The Importance of Mycorrhizal Fungi with Marcel van der Heijden

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The Importance of Mycorrhizal Fungi with Marcel van der Heijden

Today we are joined by Marcel van der Heijden who recently just co led a paper demonstrated how mycorrhizal fungi can increase crop yields up to 40%. In an age of modern chemical abundant agriculture destroying our soil and poisoning our food supply, it's of the upmost importance to ally with nature's best tools to feed our planet. 


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TRANSCRIPT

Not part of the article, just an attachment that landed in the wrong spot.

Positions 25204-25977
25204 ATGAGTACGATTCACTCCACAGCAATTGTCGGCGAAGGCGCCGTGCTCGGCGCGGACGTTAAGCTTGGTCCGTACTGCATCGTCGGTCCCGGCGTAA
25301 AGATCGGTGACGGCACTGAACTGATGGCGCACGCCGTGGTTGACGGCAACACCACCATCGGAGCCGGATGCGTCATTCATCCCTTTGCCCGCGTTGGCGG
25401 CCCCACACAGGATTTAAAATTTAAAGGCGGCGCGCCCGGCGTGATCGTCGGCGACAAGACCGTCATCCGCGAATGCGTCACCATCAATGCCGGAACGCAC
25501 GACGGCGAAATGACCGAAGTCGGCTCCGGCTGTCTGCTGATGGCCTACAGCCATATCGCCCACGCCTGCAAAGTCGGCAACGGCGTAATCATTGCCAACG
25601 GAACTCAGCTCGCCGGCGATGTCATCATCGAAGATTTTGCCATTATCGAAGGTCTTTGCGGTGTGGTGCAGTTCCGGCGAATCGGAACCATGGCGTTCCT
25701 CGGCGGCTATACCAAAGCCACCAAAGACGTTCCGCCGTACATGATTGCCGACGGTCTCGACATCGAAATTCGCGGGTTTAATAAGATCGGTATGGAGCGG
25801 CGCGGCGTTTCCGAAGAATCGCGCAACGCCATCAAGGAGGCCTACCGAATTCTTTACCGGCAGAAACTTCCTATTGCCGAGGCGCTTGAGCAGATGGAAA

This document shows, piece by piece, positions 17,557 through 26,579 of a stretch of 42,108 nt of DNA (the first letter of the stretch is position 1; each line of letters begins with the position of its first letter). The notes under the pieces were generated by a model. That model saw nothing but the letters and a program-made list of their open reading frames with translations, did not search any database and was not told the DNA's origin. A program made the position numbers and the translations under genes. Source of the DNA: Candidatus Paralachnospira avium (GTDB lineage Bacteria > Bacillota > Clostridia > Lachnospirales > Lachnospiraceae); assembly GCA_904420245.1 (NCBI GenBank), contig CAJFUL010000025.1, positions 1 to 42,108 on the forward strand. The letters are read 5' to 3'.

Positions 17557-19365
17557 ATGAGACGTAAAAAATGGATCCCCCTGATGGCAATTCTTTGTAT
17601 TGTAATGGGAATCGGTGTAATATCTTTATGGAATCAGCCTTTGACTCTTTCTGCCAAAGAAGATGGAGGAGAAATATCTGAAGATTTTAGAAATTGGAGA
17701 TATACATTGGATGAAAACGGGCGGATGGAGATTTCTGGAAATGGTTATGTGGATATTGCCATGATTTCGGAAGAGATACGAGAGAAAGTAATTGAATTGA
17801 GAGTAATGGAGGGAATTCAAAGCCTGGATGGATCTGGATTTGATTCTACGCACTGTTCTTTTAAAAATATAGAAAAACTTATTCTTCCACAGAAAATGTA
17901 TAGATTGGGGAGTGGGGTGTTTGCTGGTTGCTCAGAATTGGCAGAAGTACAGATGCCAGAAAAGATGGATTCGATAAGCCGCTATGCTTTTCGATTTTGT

Alex 0:11 Welcome, welcome. You are listening to the mushroom revival podcast. I'm your host, Alex Dora. And we are absolutely obsessed with a wonderful, wacky, mysterious world of mushrooms and fungi. And we bring on guests and experts from all around the world to geek out with us and go down this mysterious rabbit hole and try to figure out what is going on with these mushroom fungal beings. And today we have Marcel joining from Switzerland to geek out with us about mycorrhizal fungi. So, how you doing? Hello, thank Speaker 1 0:44 you very much for your invitation. Of course, yeah. And Alex 0:48 for people who don't know, you and your work, what are you up to? Speaker 1 0:51 Yeah, my name is Marcel from the writer. I'm born in the Netherlands. And now I'm since 16 years in Switzerland in Zurich. I studied biology in the Netherlands in marketing in ecology. Then I did my PhD in Basel in Switzerland, where I studied mycorrhizal fungi. So, these are fungi that form a symbiotic association with many long plants. And the goal of my study was to found out, find out how mycorrhizal fungi influence a plant diversity of plant communities and plant productivity. And that was really great. So I stayed with mycorrhizal fungi. Until now, since that was 1994. So it's some time ago. Yeah, yeah. And Alex 1:35 how did you originally get into mushrooms and mycology? I know, mushrooms are pretty big in Europe, but I don't know if you your family had a relationship or you took a class when you're studying biology ecology? Speaker 1 1:49 Yes. So I was fascinated by the symbiosis between lawn plants and mycorrhizal fungi. Some of my family they are producing actually mushrooms, so I woke up earlier with them just to eat, you know, but I was just when I got lectures about plant microbe interactions and about soil ecology. I really liked this, this working together the symbiosis between a plant given carbohydrates, sugars and fatty acids to these mycorrhizal fungi and the mycorrhizal fungi taking up nutrients from the soil, and giving it back to the plants and to trace and I thought, that's really cool. And so I did a Master master project on that and then a PhD and as I said, I stayed with with this. Yeah. What, Alex 2:34 what kind of mushrooms are? Are some of your family growing? Speaker 1 2:38 Just just the ones which which grow on the doing from horses? By m&d Yeah. Mushrooms, the one you buy regularly in the shops, so yeah, Alex 2:51 cool. And in the Netherlands or Switzerland or islands, Speaker 1 2:55 they produce a lot of this shampoo do. Also a lot of organic, they are very organic. And when I was 16, I was also getting them and Yeah, amazing. Shops. Yeah, but Alex 3:08 that's great. And I'm sure they support your work and your research that you're doing. It's Speaker 1 3:13 very different, but they like it. Yeah. It's very different. I mean, these are they live. I mean, this is on doing from horses. So it's, it's very different type of mushroom decomposers. So to say compared to Michroma fungi, but yeah, now of course we can talk mushroom, so to say. Yeah, Alex 3:31 and would you say that you're equally a plant person as you are a mycologist? Speaker 1 3:38 Yeah, I would say um, almost. Especially the first years after my study. I'm basically plant ecologist, I would say, and more and more moved into plant microbe or interaction, soil ecology, fungal ecology, but it started with plants and to understand why plants grow very well at certain places, and how they interact with the underground, basically. Right? Alex 4:00 Right. And you just wrote a paper about how you could lead this paper about how mycorrhizal fungi can increase yields for maize, particularly up to 40%. Do you want to give kind of a brief synopsis of this paper and what you found? Yeah, the Speaker 1 4:18 story is actually very interesting. So I'm working, especially in natural ecosystems. So we wanted to the goal of my PhD was to look at the impact of mycorrhizal fungi on plant diversity. So, we observed that if you have these mycorrhizal fungi in the soil, that the diversity the richness of plant species of bowfront, was much higher. So, from my PhD I had a number of different Mike arbuscular mycorrhizal fungi gliomas are now that the names has changed to rise, your focus and rise to Clovis. And so I took them then to the Netherlands, and then we did some field expense, and they worked. And then I came back to Switzerland and actually I got a very stubborn student, a master student, Cassia and she wanted to work inoculates field soil agricultural fields. So what is mycorrhizal fungi? And I said, Yeah, forget about it, don't do it. The farm, the fields are so well fertilized these mycorrhizal fungi, which are especially important when it's neutral, poor soil, they can because they can take nutrients and also important, not in Switzerland, Northern Ireland's, but she said, I really want to do it. So go ahead, I want you. And then we got very nice results. So we had soils from all over Switzerland. And she found that especially clover, which has very thick roots, they benefit from the symbiosis with these mycorrhizal fungi which form these very fine mycelial networks in the soil. And so they take up the nutrients and glow for the growth and also in agricultural soils. So that was still in the greenhouse. And then I got the grant from Swiss Science Foundation to do field integration trials with a few fields. And then we yeah, we increase the scale. And now this last paper, we did more than 50 different agricultural fields all over Switzerland. And so we integrated plots of about one meter, we added a soil inoculum consisting of spores, and in fact that roots of this mycorrhizal fungi and mycelium, we put it in the soil. And then we had also control plots where we didn't add mycorrhizal fungi but just soil inoculum and then, when the farmers stayed, they sold in a mace. And then at the end of the growing season, we came back and we collected the maize plants to look at the effects on yields. And then we observed in some fields up to 40%, higher plant yield higher productivity. So it's, it's very, very interesting also for agriculture, and especially for sustainable agriculture. So you use nature to produce more and I think that's really cool. Alex 6:35 And for people who are unfamiliar with the effects of arbuscular mycorrhizal beneficial effects on plants, what what are the many ways that mycorrhizal fungi can help plant? Speaker 1 6:49 Yeah, so mycorrhizal fungi are underground fungi, the spores are always below ground. So it's not this beautiful mushrooms with many of you probably know. And they form then my Celia in the soil, so many hyphal fragments. And with these hyphae, they can take nutrients, especially phosphorus is also micro elements, such as iron, or copper, or zinc. And they've given these nutrients to the plant roots, and in return, they get then carbohydrates and fatty acids from the plant. And they can actually also help because they, they announced the fitness so to say, of the plant, so they can also make them more resistant to pathogens and diseases. And there are also several studies which show that microphones can enhance drought stress, so they protect the plant give a better connection. So to say to the soil, it's in a way very logical, the plant of course has to grow as to do photosynthesis to make sugar and the fungi, they're just always below ground. So they're really good at getting things from the soil. And so they exchange it and and that's really fascinating. Alex 7:48 And, and one of the main insights from this paper is that mycorrhizal fungi helps protect plants against plant pathogens, fungal pathogens, which in turn increases yields, right, since they're not fighting invaders and spending so much energy, you know, trying to fight off things that want to try to harm. So what are kind of the main plant pathogens, that it helps protect, protect plants from? Speaker 1 8:16 Yeah, so maybe just to go back to why we found that pathogens are probably important, in a way, it's maybe not, not strange, we got the results, we found that on 120 5% of the field, so 1/4 of the fields, that was a significant growth increase between 15 and 40%. Then on two thirds of all fields, 65%, we found a growth increase, but not necessarily negative, not positive, over the significant sorry, but and then on the very few 1/3 of the fields, we found a slight negative growth response. And then we couldn't explain it because of course, a farmer wants to know when he when he applies mycorrhizal fungi should be positive and not negative. And then I'm a scientist in my labs, Steffi Lutz to get together with Natasha Bo knows they were analyzing the microbiome data. So we analyze the microbiome, we sequenced the fungal communities in the soil, also at the start of the experiment already, and also in the plant roots. We also had a primer, which was specific, so we specifically could detect our fingers. And then it certainly turned out that the occurrence of sequences of fungal pathogens, so fusarium, for instance, but but many other pathogens, that they actually explained the positive growth response. And in a way, it's not not strange, because in Switzerland, the fields are very well fertilized. Most are mixed farms. So the farmers have have animals cows, for instance. So they have a lot of fertilizers, and so it's very well fertilized. So that is fungi help to protect against diseases, which of course also reduce crop productivity a lot in agriculture. It's a big problem, of course, in a way, it's not surprising, but we do not know the mechanism. So we only see a very clear correlation a clear pattern, when there are a lot of pathogens in the soil based on the sequences which we around with sequencing with the to assess the microbiome in the soil, we see that then there was a positive effect. Now we're doing greenhouses expense. And we're integrating the plants with pathogens and with mycorrhizae fungi. And so now we're trying to look for the mechanisms. There are some studies already in the literature several studies who have shown that mycorrhizal fungi can provide protection, it's also simple, they can sit in the root. And if the mycorrhizal fungus is in the root, there is no place for a pathogen anymore. That's one mechanism. The other mechanism is simply that they enhance the resistance, make the plants fitter, so that they are more resistant to pathogen attack. Alex 10:36 And in the paper, it says that this success rate was around 86%, or nine out of 10 plots that you studied. In the other 14%, or one plot, did you find that there was less pathogenic fungi, so it was less helpful to have mycorrhizal fungi protecting it because there wasn't as much to protect against is that Speaker 1 11:01 there are two things there's one thing is the effect of the inoculation with these microphones, you're on plant yield on biomass production. And the other thing is, which I think is also very important is the establishments success, that means that we add, we add this mycorrhizal fungus. And then we can see that the fungus which we added was really colonizing the roots. And that was happening in nine of the 10 fields. So about 80 90% of the fields, we found, we added this is reasonable and was irregular, and then we found it back. So that was the success rate. And I think that's very important, because it shows a causal link. Because I've seen some studies of also producers, they add something, and then they found the beautiful growth response, but sometimes they don't even find that affirming fungi coma is the plant roots. So that means that growth effects are due to fertilizers or some other substances, which they apply to the inoculum. But we shall we shall really a link that that the mycorrhizal fungi which we add, was really able to deal with the field conditions. And I think that's very good. We had a very generalist fungi, which could grow as the blazing salts with a low pH. So which were relatively acid to a higher pH with higher amounts of organic material in the soil and lower amounts of organic material, more sand, with more clay and so on. So it's very general, its fingers. And I think that's very important, of course, for the application that is fungus is adapted to a wide range of soil types. So it's not so selective, where it can grow. And then the next thing of course, what's interesting for the for the farmer in the hand, is that that the plant yield is higher, but also there's also companies working on soil health. So they can also help to enhance soil structure make it more aggregated, so it is better resistant to soil erosion, which I'm in Switzerland, so it's quite hilly. So soil erosion is a big problem here. So also that's an application that microphone Yeah, just make the soil structure the soil health better. Alex 12:47 And did you just work with a single species? Speaker 1 12:51 Yes, we worked Yeah, we worked with several fungi, but actually only one as the best very well this this this reasonable one was irregular. And the others they had we did some expense with them also in the field, but they hardly established and had no effect. So we focused just for sake of simplicity, we focused on this one furnace, but I know many people who sell also knock them they put in mixtures and also always the ideas that if you have mixtures that at least maybe one furnace is attached to this soil and other fungus is adapted to that soil so you reduce the risk. But in our case, it just didn't work. So we continue to end with this one fungus but I'm still considering to to apply all us we have also a collection, Swiss collection of arbuscular mycorrhizal fungi with over 50 different I think 90 Different isolates in total. So we can work with them but but this one just works. And of course, you have to remember agriculture is a very, very rural states, it's very disturbed the system it's still there as fertilizer applied. So, you need to have also fungus which is able to deal with this condition. So many mycorrhizal fungi they, they do not cannot handle these conditions, they disappear. So that's, of course for the application also very important. Alex 13:59 And obviously, you know, using chemical fertilizers, pesticides, fungicides, is is pretty commonplace in around the world and traditional agriculture. But on the flip side, how common is large scale mycorrhizal application in large scale ag agriculture? Speaker 1 14:19 Yeah, I'm not so sure. I think, as far as I know, there are a few researchers, of course, and a few companies who are starting now, I think there is a large large potential because it's sustainable agriculture. You can basically add mycorrhizal fungi as a tool to enhance the fitness of plants. So you can then reduce pesticide application or reduce fertilizer application. So the concept is beautiful is fantastic. There are a bit of issues, if you add, you know, you think of, especially in United States, in Europe, the fields are a bit smaller, usually, but if you have hundreds of hectares of maize, then it needs to be also pricey. So I'd say it needs to be cheap so that the farmer can apply it and so on. What is actually interesting is we found in recent paper a year ago that actually finger side application and also pesticide application suppresses the, the activity and the diversity of mycorrhizal fungi. So we actually focused on conventionally managed fields. So well fields where the farmers apply pesticides, because they're the differential are suppressed. So we thought that we have the highest probability to get them back, you know, we bring them in, so they have the highest, we have the highest chance of success. Now, we're actually for this year planning to compare organic fields and conventional fields. And because in organic fields, you usually see higher microbial diversity in the soil, better soil structure, so maybe there's less effective mycorrhizal fungi. But we don't know what we're going to test it now. Alex 15:45 Yeah, and honestly, that's, I'm surprised that it works so well in traditionally managed fields, because I always hear from people who work with mycorrhizal fungi that they don't establish well, and fields that have been sprayed and, you know, especially the plants that are trained to just get instant fast it phosphorus, right, that, yeah, at that they're like, yeah, why would I form a relationship with with this mycorrhizal fungi if I'm just getting instant, you know, chemical phosphorus instantaneously. And so that that's been kind of the problem for a lot of people of switching to Mike arisal. Is, that was. So that's great that you're getting good results in that in those fields. Speaker 1 16:30 One thing, which is I think, also very interesting. So we took soil samples at the start of the month. So in spring, when when the farmers were going to solve the maze, and actually based on the microbiome in the soil samples at the start of the season, we could predict the inoculation success with 86%. So we could predict whether it works or whether it doesn't work. And I think that has also a lot of commercial potential. Because then a farmer can can predict Hey, do I need mycorrhizal fungi? Maybe I don't need to add them. I think that's that's a very interesting application way. Alex 17:02 You're talking about cost as a potential hurdle. What do you feel like? Are the potential hurdles for applying large scale mycorrhizal fungi instead of, you know, spraying crops with traditional chemicals? Speaker 1 17:20 Yeah, I think, at least especially here in Europe, the government is getting more and more critical about pesticide use, more and more pesticides are being banned. So basically, what is now needed also by agriculture is alternatives for the products. And this is for sure one product which is working, but we have to really go to now larger scale agriculture, we're now testing seed coating, with testing granules. So instead of applying fertilizers to the field, we apply mycorrhizal granules. So small granules, where we have the spores and the inoculum is sitting in their reply to the agricultural fields. So we'll have to see if this works and applicable and we have done last year expense with with machines. So with under sewing, so you have one box with seeds, and another box with the mycorrhizal inoculum. And then we at work, so we're now next season, we're going to do more fields. Also, we asked farmers if they have interest to do this. And now many farmers actually they we just had an article in an applied newspaper, many farmers, they wrote to us, please, you can come to us. So it's really nice, but also very important to say we rely on farmers collaborating with us. Because if we want to develop it for the real world, for not in a in a greenhouse study with some perfect soil mixture, where we always get good results, we have to apply it for real world conditions. And so we're going to do it in many different fields and see what what's going on. But it just takes time, Alex 18:42 I just want to point out as well, I been saying traditional farming with it, and tying that with the use of chemicals, but that's really not traditional. It's very new practice that, you know, for the longest time, it's been organic agriculture and the use of chemicals in agriculture is a very new phenomena. So I I noticed I was I was using that phrase incorrectly, because it's a it's actually a new new form of agriculture that isn't really working. It's not sustainable. It is working for yields and things like that, but destroying our ecosystems, our microbiome in our soils and our own health, you know, when we when we consume that plant, so this Speaker 1 19:27 is of course, a bit the problem also for farmers, because the world population is growing and growing and there are many people and they have to also eat, all of us need to eat so they they often have to that's why I think agriculture got so intensive, because we have to do it efficient, we have to produce a lot. And so applying fertilizers applying pesticides is often a very easy way but I think also a lot of research went into that in the 60s and the 50s and so on. But I think the research on biologicals is lagging a bit behind and so I think mycorrhizal fungi but also nitrogen fixing Bacteria also microbes, Trikha Derma, for instance, that help against diseases to make plants more resistant, there's a lot of potential and I also we see now more and more big companies, they also move into that area, but it's a bit more challenging is applying fertilizer, it's very easy. Applying mycorrhizal fungi we show it sometimes it works very well. Sometimes it works less good. So you need more knowledge of your, of your farm or of your soil and so on. Alex 20:24 Have you done any research or work with endophytic? fungi? Unknown Speaker 20:29 No, we haven't worked on that. Really? No. Yeah, it seems Alex 20:31 like not that many people are. But I'm so curious about the potentials of it, which just seems like it. You know, they produce, they help the plant produce so many interesting compounds. And it seems like such a vast area of research. But, you know, we're so far behind in, in studying the world of mycology, that you know, we have many years to catch up. Speaker 1 20:55 There is a lot actually I fully agree and also some of these endophytes they can be really beneficial for the plants, they can protect them to the to her before also to DeWalt and so on. Yes, I fully agree. I mean, I started to work on mycorrhizal fungi. So we moved on with that, but I of course there are other microbes, fungi, bacteria, that can help for sure. Alex 21:17 Yeah. And have you done kind of a cost analysis or estimated of, you know, where currently large scale mycorrhizal fungi is compared to traditional pesticides, fertilizers, fungicides, you know, like, how much would it cost a farmer per acre or hectare? To Do you know, mycorrhizal applied inoculation versus, you know, that chemical spraying. Speaker 1 21:52 Yes, I am not an agricultural economist, so I don't have the prices in my head. But, so I'm working, I'm considering here to Swiss condition. So prices in Switzerland are quite high. But so so we're considering now, an added value added price of 500 to 200 euros. That's what what we're working on. I think I mean, we're just in the, in the very small scale still. So there is maybe room for improvement. But also, I think if you have to buy pesticides, they're also not cheap. So it goes a bit in the same range. And it's, of course, much more environmentally friendly. So I think it has potential, I think it's a realistic price. But with the pricing, I would like to be careful we're doing now I mean, this study was just to show proof of principle. So we show proof of principle, we show that adding mycorrhizal fungi to normal conventional agricultural fields in Switzerland, which are quite intensive, it works. And it can enhance plant yield. The next step, and we're really working on it is to apply them in a in a very efficient way for for a good price. So but I think, and of course, what's also very important, we work with maize, at the moment, which is a main big crop. So the revenues with maize are not so high. And also I think all the companies they work with, with vegetables and so on, sometimes they're the revenues per hectare, they are 1000s and 1000s and 1000s of euros or Swiss francs. So there it's actually even more interesting and we started work on may simply because of the history of my group we were called group called organic herbal farming. Bo aka bow in in German. And so we were working with bass because we've always been working with it. But now we're Yeah, it's a stupid reasons, but it's just them their history. But we see it works. And now we're also considering all the crops we have been doing some first trials also in the greenhouse with with vegetables, even with herbs and some they really like mycorrhizae they really grow better, almost don't care. It's also important to note not all plants, plant species benefit from these mycorrhizal fungi. Some they really don't care, but with maize, and some, some some fagot bowls, it works really well. So but that's the next step. Also, what's very important, we have different results in different fields. So just the next month on one field gifts, it's very difficult to quantify the effects is very important to look at 10 or 20 fields at the same time, because then you get a robust answer. Alex 24:16 And did you find it hard? Did you produce the mycorrhizal fungi in house or were you able to purchase it from a commercial supplier? How, how is the sourcing? Speaker 1 24:27 We have been producing it ourselves in the greenhouse. So it's very simple. We have basically pots, big pots with sterilized soil. And then we add and we add a spores of this one particular mycorrhizal fungi which then colonize the roots and then they form spores in the soil. The roots are colonize the Haifa and that is what we use as inoculum. But now we're also started to collaborate with with a company, which is producing a lot of Mike rice is a German company, and they produce our strain in their greenhouse for setting they're not only green and have tunnels for facilities and we were having are in contact with with various companies to do that is Alex 25:07 that kind of the commercial method is growing like a grass or like microgreens and you know big, so many trays of it and then cutting the roots and kind of multiplying from there. Speaker 1 25:19 Exactly. So you can do it with with sorghum. Some people do it in the United States. I know they do it with sorghum, you can do it with clover, you can do it with maize, you need this the good host, which produces a lot of fungal spores in the end and colonize roots and hyphae. And you can use that soil then. I mean, also, it's very important natural salts to have mycorrhizal fungi. So it's just that if you have very intensive agriculture, by tillage, by fertilization by pesticides, the abundance of these mycorrhizal fungi get reduced. So you have you have to help a bit, so to say to bring them back, but if you do also, what's very important farmers always asked me Yeah, I think I have a problem. I don't have enough mycorrhizal fungi in my soul. What can I do? Then I say you can apply them. That's one way by inoculum from us, for instance, or what you can also do you do a grass Clover pasture. So you have a pasture, which is legumes, which have grasses, they fix nitrogen. So you get biological nitrification fertilizers for free. So to say, earthworms recover mycorrhizal fungi recover. This gives enhanced soil health. And that's a natural way to enhance the mycorrhizal fungi in your field soil. So that's also working. There are different ways. Alex 26:27 So after you grow, let's just say for example, clover in you know, a tray, you inoculated it grows out, do you cut the roots, and then pass that soil root mixture through, you know, a series of seeds to filter out just the spores? Like, what's the end product? Is it? Is it a bunch of soil the roots, you know, blended up? Or are you trying to get just this spores left behind, Speaker 1 26:54 yet are different? They also do people do different things. So what we did we applied solar, no column containing spores, chopped roots, so cut in small parts and containing mycelium. That's just just the end product of the sports. The company is also the ad sports to small granules, they also have this in vitro produced spores in big bioreactor. So I'd say some, some companies are doing that. Or you can also put routes to granules. There are different ways to do it. Alex 27:28 Cool, cool. What would you say is that has been the hardest part of this research. Speaker 1 27:37 It's just a lot of work. So the way we do it is very precise, it's very systematic, because we also analyze the success rate of the fingers as publishing. So it's a lot of work to produce the inoculum, because it's a large amount of inoculum with so we have 800, small, small plots. So to say 50, more than 50 fields, we have to find the farmers, of course, we needed to have funding, some people need to produce inoculum technician in my group, someone has to go to the field, someone has to contact the farmers, we have to cut the cut the plants, then we have to do the molecular analyzer. So we did the microbiome analyzes is PCR and then sequencing. So this also requires different expertise we need to have We also are working at the Research Institute, Agricultural Research Institute, you need to have big cars. And now we're working with machines that you can apply the inoculum so you need to have indoor sewing. It's a Yeah, it's a lot of interaction with different people and different specialities. So it's just a lot of work. But it's also very nice, we're very happy to have this very nice paper in and also in nature microbiology is, is a very nice journal. So we got a lot of attention. So that's why I guess you're speaking with with with me. So it's very nice to see and people see it's it's moving on. So that's potential. Alex 28:53 Would you say that's the most rewarding aspect is, you know, finally, finally publishing the paper after all this work? Or what would what would you say is the most rewarding aspect? Speaker 1 29:05 I mean, on the one, it's the whole process, so just to go to the field. So I'm, I'm now research group leader. So I'm mainly sitting at the computer, have meetings, coordination, but just to go to the field, and then get results and then see how it works. That was really nice. I didn't, as mentioned, I didn't expect it in the beginning. Then also what was for us really nice, we were a bit frustrated, because we got these nice results, but we couldn't explain them. And then we did the sequence analyzed and uncertainly we found say the missing the missing link. That means that we found that these soul pathogens explained the inoculation success. These are of course is successful, but it's also what's very, very important. Have a beer with your colleagues. We have a nice team. And yeah, I think of course if you're if the instruments work everyone is happy and it's good for the spirit and it's of course always nice to be in the field interact with the farmers. I think that's very nice. Then I've got So I can teach them students about this at the university. I'm, I'm working also at University of Zurich, Professor of agro ecology there. So I also that's also very nice, they get an antibiotic about this, and then a few years laters come to us to do a master thesis. So that's also a very rewarding. Alex 30:16 So if you had unlimited team money, time, resources, equipment, etc. What would you do? Speaker 1 30:25 Yeah, we're working a bit on this. So I just got the grant from Swiss Science Foundation. It's called implementation grant, to gradually implement it, bring it into agriculture. So that's one thing. Another thing I think you already mentioned this endophytes to is to make microbial consortia. So a mix of a lot of different things, and see if that really can can boost crop productivity or make crops more resistant to disease. I think there's still a lot to investigate there. So there are for sure, also would invest some money, but now I think, just make it applicable for for farmers. And really, I hope we'll see what's the potential in the end to really make it transfer to the to real practice, I think that will be really cool. And it will have a big impact. Alex 31:07 Agreed. And so where can people follow your work? I know you have a Research Gate, I'm not sure if you have a website or any, any ways that people can follow this feature research. Speaker 1 31:18 Yeah, I've website, University of Zurich, then we have a Twitter account or x. Now, on LinkedIn, we're also sometimes active. And so when we of course, publish our research, so it will also comment will now the next paper takes a few years again, or maybe one year, we're moving on with that. So we're doing also many other things. We look at the importance of soil biodiversity. And we assess microbiomes in soils and see also how microbiome is linked to climate and to agricultural systems, and so on. Alex 31:53 Beautiful. Well, thank you for coming on. I appreciate it. And yeah, thank you for everyone for tuning in and tuning in for another episode of the mushroom revival podcast. If you love the show, and you want to support, we don't have a Patreon or any way that you can support directly. But we do have a website mushroom revival.com, where we have a whole line of functional mushroom products, from capsules, to powders to gummies to tinctures and they're all certified organic. And if you want to try them yourself, we have a special VIP coupon code just for listeners. And that coupon code is pod treat. And that's for a surprise discount code, you got to plug it in, we change it all the time. So who knows what you're gonna get. And if you don't want to spend any money. We have a giveaway going on the link is in the description where you can win. We pick one person each month to win some goodies from our site. And we also have a bunch of blog posts on our site from recipes to fungal ecology to you know, psilocybin micro dosing XYZ we have a bunch of free ebooks that you could download and more on our site but a review goes also a long way and just spreading the word about mushrooms and fungi to anyone you meet friends, family, random person in the grocery store. You know, we're all in this together and it's it's an emerging field that is just so fascinating. So more people getting into not only mycology as a whole but just reconnecting back to nature, I think the world would be a better place. So with that much love and meant the spores be with you Transcribed by https://otter.ai